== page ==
At this point the billet is 3.5 in x 2.5 in x 2 in and 14 layers so there is plenty of meat there to work with.


Heating up to welding temp:



Drawing out to twice its length under the powerhammer: (this tool has made my life so much easier!)




It is then cut and folded and prepared for another welding pass.




After the next welding (28 layers) I draw it to 1 1/2 inch square and prepare for twisting.




Then let the twisting commence!




I ended up giving it a few more twists after this shot but I felt it was close enough to not require an additional photo. I have to say this idea for the guard and spacer was definitely inspired by Karl Anderson's recent twist bowie, and while this does not yet resemble the level of twist he did it was sufficient for style I was going for. It was also very exciting because this was the largest bar of damascus I have ever twisted and so tightly.


Next I flattened it into a 1 1/4 in x 1/2 in x 12 inch bar, quickly ground the surface and etched to check the pattern:




Nice and tight.



I next started to cut the pieces I needed do to length.




Then I cut the bronze spacer as well and brought it to slightly over 1/8 inch thick:




That this point all of the spacers and guard are roughly flattened on my grinder, but now I start to sand them on a granite block to get them closer to true flatness.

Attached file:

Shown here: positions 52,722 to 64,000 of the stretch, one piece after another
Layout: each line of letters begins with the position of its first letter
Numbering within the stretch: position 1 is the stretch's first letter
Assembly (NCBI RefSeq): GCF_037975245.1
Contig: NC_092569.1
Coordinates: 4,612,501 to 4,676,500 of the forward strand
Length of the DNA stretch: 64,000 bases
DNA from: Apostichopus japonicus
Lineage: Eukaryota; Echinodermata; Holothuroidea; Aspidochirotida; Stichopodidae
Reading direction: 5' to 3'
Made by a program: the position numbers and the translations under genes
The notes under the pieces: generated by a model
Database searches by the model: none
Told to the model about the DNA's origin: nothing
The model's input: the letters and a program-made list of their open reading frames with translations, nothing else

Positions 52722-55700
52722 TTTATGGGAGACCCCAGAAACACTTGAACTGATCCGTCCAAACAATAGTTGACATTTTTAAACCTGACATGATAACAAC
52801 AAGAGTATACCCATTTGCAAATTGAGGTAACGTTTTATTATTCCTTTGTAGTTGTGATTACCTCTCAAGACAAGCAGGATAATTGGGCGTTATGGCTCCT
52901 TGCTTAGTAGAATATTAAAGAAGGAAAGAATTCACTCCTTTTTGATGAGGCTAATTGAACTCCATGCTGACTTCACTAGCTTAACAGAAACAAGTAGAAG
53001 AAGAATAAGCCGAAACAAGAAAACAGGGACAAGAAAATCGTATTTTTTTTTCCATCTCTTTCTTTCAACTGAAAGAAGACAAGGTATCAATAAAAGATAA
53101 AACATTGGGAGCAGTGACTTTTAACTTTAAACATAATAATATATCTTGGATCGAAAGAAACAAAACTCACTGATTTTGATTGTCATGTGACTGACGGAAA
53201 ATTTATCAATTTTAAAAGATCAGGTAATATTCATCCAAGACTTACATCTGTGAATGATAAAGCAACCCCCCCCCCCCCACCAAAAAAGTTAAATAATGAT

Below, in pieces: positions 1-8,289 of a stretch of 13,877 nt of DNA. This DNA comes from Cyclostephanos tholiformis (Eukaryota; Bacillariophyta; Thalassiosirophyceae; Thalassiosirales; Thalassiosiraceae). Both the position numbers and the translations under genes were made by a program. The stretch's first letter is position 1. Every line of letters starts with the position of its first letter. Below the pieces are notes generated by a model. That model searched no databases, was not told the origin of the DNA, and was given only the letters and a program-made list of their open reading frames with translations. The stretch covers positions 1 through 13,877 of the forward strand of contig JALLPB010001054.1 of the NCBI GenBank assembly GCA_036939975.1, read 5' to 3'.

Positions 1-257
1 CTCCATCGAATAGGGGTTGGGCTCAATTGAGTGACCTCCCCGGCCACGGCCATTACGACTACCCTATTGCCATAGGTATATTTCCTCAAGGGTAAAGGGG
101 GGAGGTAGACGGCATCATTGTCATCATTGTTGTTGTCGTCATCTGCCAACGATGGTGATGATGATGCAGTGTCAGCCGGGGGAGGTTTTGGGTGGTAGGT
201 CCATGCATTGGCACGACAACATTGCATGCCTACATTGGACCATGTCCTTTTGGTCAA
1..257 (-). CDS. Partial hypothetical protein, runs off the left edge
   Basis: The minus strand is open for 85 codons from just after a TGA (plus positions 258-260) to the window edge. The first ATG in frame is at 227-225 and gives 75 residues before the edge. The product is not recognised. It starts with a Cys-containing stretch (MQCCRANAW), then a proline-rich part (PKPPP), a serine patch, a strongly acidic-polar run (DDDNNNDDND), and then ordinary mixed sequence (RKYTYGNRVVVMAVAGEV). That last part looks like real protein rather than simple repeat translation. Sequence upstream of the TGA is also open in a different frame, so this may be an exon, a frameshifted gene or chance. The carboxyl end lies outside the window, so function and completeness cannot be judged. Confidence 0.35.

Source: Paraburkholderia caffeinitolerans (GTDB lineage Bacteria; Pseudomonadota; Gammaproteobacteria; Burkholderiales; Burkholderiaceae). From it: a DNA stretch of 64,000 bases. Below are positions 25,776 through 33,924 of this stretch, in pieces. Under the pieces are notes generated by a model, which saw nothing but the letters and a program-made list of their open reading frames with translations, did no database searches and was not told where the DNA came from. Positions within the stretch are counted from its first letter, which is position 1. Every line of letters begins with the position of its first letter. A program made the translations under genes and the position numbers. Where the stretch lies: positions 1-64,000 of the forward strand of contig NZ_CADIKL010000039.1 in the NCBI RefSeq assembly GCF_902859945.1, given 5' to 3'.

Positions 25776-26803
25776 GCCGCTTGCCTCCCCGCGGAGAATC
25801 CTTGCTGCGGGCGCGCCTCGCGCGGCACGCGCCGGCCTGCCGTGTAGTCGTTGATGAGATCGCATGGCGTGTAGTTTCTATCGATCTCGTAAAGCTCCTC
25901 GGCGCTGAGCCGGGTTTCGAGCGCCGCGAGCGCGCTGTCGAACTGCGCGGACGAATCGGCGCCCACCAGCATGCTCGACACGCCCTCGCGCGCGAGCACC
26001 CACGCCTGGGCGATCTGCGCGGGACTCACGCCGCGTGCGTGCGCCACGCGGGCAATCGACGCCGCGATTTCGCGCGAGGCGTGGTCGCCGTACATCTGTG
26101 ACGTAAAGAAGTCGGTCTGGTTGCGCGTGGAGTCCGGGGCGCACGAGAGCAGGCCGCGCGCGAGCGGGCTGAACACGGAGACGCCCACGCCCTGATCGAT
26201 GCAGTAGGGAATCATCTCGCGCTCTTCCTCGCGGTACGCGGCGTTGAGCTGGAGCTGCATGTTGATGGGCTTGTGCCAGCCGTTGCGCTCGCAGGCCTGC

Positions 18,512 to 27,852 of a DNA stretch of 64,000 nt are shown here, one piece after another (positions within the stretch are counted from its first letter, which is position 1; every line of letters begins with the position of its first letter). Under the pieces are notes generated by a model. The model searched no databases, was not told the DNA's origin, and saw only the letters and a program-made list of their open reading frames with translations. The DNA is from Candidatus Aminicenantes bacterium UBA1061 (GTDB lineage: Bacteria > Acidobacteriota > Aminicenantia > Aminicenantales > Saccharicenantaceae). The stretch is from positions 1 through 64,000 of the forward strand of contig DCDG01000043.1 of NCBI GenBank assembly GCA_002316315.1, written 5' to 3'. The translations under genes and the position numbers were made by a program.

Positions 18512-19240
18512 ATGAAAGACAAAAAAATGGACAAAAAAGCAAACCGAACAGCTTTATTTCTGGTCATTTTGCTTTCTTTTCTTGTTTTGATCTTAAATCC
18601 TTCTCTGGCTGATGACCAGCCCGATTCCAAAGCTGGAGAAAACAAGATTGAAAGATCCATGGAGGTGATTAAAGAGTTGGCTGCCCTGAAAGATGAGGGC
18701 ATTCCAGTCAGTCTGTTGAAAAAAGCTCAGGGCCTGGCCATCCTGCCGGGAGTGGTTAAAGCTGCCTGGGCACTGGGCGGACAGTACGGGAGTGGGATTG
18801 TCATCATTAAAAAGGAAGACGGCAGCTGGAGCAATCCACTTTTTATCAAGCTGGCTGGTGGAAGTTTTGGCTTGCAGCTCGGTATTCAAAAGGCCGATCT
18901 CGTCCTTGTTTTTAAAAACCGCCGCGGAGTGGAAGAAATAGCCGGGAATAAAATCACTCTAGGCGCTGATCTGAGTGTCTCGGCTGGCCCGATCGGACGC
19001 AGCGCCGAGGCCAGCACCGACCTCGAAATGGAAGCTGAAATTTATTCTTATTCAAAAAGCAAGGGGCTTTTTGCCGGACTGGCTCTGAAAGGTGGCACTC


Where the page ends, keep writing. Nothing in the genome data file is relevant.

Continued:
Then I superglue then together to prepare them for have pin hole drilled.




At this point I was going back and forth because the scale from the twists was messing with my eye (even when using high powered lighting to check and see if the seems were close) so I ground in slightly to check.




Okay so maybe I snuck in a light dabbing of acid with a Q-tip to check the pattern but the joint looks pretty good. Close enough to drill the pin holes anyway.


Here I have drilled the pin holes and started to shape the first two spacers. If you look closely on the right side you will see a small shadow which implies a gap, What happened here was that when removing one of the pins after shaping them I bent it slightly so it caused the one side to kick up in this photo. When I made a new pin a little later we were back to no gap (Pheww..that was close)




At this point I could have stopped and waited for the hitachi steel to arrive but I still had a couple of days left so I started to rough in the detail on the spacers.


I started by measuring and taping of the damascus spacer to make a nice center line to use as a guide for a small cut off disk:




I use this center groove as a guide for using a file or dremel to help keep things more in line.


Here is the spacer after using the drum sander attachment and the cut off disk. This is how is looks buffed at 120 grit from the scotchbrite wheel.


Later on when I am getting closer to fitment I will go back and clean everything up with files and sand to 600 grit before buffing.





And the same goes for the bronze spacer, roughed in with a cutting disk and then go back with files.